The Saskatchewan Court of Appeal recently confirmed that it was unlawful for an employer to make deductions from statutory severance pay owed to a terminated employee pursuant to Saskatchewan’s Labour Standards Act (similar to the BC Employment Standards Act). While this decision originated in Saskatchewan, its principles are applicable to other jurisdictions, including British Columbia.
In Auto Gallery 1994 Ltd. v. Saskatchewan (Director of Labour Standards), the employee went on medical leave as a result of depression and received workers compensation benefits. However, shortly after reporting her condition to her employer, the employer terminated her employment for unrelated reasons. The employee brought a complaint before Labour Standards Branch (the equivalent of BC’s Employment Standards Branch), seeking statutory severance pay. The employer argued that it was entitled to deduct from that statutory severance, the workers compensation benefits that the employee had received for the same period because workers compensation benefits were compensation for lost wages. The employer argued that by not allowing the deduction, the terminated employee would receive double recovery for the period.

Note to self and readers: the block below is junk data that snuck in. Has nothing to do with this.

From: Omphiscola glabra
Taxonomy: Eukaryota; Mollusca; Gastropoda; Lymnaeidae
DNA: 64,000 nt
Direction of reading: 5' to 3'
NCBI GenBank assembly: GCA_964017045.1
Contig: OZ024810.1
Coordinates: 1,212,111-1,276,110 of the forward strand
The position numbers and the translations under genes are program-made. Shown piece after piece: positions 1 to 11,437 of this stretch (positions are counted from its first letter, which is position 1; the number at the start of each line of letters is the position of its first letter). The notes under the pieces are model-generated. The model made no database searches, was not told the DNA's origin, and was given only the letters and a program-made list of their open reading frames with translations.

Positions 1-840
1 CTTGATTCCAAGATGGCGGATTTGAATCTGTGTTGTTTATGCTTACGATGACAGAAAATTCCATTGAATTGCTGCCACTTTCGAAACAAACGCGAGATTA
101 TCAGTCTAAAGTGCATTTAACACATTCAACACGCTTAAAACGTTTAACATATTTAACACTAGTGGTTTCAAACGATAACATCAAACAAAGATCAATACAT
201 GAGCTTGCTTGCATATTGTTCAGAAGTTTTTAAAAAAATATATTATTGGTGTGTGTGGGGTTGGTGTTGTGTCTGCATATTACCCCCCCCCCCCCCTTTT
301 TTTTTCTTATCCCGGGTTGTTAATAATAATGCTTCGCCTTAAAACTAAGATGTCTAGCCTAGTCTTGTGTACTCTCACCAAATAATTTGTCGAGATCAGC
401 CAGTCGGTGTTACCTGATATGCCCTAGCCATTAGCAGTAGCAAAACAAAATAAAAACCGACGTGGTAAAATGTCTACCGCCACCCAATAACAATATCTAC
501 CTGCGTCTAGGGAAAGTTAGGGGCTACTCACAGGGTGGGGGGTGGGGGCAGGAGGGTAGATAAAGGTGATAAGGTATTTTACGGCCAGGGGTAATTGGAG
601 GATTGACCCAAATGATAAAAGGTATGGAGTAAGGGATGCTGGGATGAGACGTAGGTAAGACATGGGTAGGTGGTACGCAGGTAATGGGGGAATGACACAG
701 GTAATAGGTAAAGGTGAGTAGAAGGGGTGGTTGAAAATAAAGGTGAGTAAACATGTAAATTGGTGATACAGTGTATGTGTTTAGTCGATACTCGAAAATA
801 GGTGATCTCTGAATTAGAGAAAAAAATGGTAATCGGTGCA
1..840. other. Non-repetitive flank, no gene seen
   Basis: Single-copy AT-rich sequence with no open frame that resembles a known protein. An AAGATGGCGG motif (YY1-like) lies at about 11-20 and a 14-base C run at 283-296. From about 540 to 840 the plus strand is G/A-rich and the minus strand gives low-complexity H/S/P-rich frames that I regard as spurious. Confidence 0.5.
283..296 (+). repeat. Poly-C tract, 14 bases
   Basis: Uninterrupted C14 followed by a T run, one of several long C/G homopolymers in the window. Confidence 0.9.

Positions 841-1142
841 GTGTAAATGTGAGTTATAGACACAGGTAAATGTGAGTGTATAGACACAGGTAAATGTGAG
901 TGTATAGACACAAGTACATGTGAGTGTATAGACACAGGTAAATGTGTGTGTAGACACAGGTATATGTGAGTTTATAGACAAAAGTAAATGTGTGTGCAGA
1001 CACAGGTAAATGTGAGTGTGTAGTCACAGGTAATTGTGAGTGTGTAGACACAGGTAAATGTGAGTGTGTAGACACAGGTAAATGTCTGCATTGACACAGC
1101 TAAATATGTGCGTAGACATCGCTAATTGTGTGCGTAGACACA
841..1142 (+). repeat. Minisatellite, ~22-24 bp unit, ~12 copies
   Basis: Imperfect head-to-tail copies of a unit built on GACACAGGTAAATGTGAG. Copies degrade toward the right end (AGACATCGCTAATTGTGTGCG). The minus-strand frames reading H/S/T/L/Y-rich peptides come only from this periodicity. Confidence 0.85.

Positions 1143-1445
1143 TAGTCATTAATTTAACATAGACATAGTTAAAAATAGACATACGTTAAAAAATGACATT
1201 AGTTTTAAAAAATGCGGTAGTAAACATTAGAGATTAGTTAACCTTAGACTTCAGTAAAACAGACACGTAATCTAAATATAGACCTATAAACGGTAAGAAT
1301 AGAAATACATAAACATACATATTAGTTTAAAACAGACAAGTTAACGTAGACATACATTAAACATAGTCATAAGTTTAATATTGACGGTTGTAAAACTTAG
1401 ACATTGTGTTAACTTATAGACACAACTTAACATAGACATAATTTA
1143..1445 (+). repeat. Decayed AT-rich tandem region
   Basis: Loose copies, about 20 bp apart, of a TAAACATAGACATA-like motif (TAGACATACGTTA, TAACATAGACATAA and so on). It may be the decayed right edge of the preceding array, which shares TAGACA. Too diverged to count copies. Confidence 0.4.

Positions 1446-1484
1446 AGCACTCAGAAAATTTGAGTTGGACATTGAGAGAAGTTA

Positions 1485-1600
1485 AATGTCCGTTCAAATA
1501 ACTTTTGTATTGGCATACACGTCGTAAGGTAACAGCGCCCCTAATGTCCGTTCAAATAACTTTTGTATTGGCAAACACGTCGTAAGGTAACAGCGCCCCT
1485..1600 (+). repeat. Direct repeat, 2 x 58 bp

The Court of Appeal upheld both the Labour Standards Branch and lower court decisions, and confirmed that the employer was not entitled to deduct the workers compensation payments from the statutory severance pay owed under the Labour Standards Act. The court’s decision was based on two reasons:
- First, while workers compensation amounts would normally be deductible from a damages award for wrongful dismissal (which is a claim for breach of contract), statutory severance pay was a legally distinct right created by statute. Thus, the usual rules against double recovery, normally applicable in employment damages calculations, did not apply.
- Second, neither the Saskatchewan Workers Compensation Act, nor Labour Standards Act required such deductions.
This case serves as a good reminder about the distinction between statutory notice/pay in lieu (severance), and common law notice/severance. The former is a right created by statute and is owed irrespective if the terminated employee receives income from other sources (WCB, insurance or alternative employment). The common law rights are damages, which are compensatory in nature, and therefore do not permit double recovery.